On the morning of the 17th of May Frederick’s army was drawn out in battle array, facing south, near the village of Chotusitz, about fifteen miles west of Chrudim. Almost within cannon-shot of him, upon the same plain, near the village of Czaslau, facing north, was the army of Prince Charles. The field was like a rolling western prairie, with one or two sluggish streams running through it; and here and there marshes, which neither infantry nor cavalry could traverse. The accompanying map will give the reader an idea of the nature of the ground and the position of the hostile forces.Frederick, finding that he could not rely upon the Saxons, sent to Silesia for re-enforcements of his own troops. Brünn could not be taken without siege artillery. He was capturing Moravia for the King of Poland. Frederick dispatched a courier to his Polish majesty at Dresden, requesting him immediately to forward the siege guns. The reply of the king, who was voluptuously lounging in his palaces, was, “I can not meet the expense of the carriage.” Frederick contemptuously remarked, “He has just purchased a green diamond which would have carried them thither and back again.” The Prussian king sent for siege artillery of his own, drew his lines close around Brünn, and urged Chevalier De Saxe, general of the Saxon horse, to co-operate with him energetically in battering the city into a surrender.305 The chevalier interposed one obstacle, and another, and another. At last he replied, showing his dispatches, “I have orders to retire from this business altogether, and join the French at Prague.”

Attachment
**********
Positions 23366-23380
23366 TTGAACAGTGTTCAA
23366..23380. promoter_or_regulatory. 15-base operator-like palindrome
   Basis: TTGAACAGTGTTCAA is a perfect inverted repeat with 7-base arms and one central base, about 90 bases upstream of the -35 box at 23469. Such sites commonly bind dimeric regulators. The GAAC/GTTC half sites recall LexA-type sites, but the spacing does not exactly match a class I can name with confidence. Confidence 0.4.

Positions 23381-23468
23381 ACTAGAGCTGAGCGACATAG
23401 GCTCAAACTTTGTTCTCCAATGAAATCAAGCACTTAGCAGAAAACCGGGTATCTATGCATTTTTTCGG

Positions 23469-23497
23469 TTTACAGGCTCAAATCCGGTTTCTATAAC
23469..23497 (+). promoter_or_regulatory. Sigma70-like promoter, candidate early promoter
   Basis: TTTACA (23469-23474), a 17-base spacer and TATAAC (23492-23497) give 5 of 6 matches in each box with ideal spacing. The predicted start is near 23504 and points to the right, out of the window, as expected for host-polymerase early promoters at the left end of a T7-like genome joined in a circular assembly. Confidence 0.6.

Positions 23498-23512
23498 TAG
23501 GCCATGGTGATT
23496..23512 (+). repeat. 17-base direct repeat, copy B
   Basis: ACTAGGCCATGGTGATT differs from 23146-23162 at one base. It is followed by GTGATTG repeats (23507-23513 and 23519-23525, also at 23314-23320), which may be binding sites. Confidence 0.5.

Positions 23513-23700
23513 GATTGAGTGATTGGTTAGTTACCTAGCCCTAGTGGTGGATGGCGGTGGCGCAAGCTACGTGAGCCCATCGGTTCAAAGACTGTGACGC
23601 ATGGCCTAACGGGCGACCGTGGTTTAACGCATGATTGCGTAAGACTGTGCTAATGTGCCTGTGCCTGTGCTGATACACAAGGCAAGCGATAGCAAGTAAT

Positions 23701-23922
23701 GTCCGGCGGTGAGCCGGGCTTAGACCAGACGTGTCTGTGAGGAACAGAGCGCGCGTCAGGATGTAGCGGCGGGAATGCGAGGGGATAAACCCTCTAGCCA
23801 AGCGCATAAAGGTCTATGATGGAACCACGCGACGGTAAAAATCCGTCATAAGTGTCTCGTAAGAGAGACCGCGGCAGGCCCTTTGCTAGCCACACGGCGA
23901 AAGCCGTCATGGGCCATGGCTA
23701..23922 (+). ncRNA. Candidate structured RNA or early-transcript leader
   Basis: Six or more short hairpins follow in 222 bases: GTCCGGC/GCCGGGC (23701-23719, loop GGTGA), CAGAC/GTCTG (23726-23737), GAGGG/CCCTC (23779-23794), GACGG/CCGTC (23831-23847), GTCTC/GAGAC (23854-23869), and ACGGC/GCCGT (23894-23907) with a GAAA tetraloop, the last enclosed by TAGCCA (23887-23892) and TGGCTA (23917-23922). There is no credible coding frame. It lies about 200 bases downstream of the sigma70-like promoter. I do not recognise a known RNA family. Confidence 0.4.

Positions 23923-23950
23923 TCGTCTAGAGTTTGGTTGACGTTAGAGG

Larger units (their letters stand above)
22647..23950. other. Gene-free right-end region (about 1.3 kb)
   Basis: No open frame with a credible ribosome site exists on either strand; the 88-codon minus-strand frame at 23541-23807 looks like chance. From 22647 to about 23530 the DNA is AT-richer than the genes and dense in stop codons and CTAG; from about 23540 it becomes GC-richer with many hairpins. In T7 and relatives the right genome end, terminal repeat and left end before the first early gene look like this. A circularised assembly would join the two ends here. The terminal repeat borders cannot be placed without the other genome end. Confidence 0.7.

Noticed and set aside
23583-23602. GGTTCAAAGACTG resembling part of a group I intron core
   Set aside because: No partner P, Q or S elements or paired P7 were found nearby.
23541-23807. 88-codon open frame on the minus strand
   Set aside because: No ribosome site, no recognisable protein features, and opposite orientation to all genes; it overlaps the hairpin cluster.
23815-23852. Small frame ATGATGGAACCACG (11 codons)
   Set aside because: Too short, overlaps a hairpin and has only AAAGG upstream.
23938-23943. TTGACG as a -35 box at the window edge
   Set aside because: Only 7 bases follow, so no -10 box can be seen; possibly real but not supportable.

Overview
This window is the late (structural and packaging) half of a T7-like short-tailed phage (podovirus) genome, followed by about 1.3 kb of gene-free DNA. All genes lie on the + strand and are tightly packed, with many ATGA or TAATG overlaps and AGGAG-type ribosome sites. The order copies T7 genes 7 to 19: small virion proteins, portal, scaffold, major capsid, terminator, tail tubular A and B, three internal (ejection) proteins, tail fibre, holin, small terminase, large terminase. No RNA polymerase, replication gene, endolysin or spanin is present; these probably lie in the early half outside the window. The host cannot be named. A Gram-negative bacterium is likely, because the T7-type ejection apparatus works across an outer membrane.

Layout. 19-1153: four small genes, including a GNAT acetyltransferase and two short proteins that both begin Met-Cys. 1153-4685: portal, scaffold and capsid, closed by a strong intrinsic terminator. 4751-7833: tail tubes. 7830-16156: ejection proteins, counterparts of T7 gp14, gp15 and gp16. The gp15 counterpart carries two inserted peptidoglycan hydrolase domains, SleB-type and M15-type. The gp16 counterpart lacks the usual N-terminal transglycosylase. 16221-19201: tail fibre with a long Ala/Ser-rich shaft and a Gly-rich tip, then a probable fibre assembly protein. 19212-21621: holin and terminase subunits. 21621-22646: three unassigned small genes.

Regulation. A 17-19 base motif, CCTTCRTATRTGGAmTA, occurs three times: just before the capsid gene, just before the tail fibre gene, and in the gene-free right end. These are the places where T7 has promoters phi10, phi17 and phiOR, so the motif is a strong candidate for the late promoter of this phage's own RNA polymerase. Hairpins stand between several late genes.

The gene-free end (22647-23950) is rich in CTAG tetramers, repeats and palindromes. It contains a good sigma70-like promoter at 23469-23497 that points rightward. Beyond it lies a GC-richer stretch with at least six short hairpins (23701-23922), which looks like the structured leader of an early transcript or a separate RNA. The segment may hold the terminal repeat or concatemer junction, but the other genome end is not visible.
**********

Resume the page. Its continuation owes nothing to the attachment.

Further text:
“And how sad for mankind that the very interpreters of Heaven’s commandments—the theologians, I mean—are sometimes the most dangerous of all! professed messengers of the Divinity, yet men sometimes of obscure ideas and pernicious behavior, their soul blown out with mere darkness, full of gall and pride in proportion as it is empty of truths. Every thinking being who is not of their opinion is an atheist; and every king who does not favor them will be damned. Dangerous to the very throne, and yet intrinsically insignificant.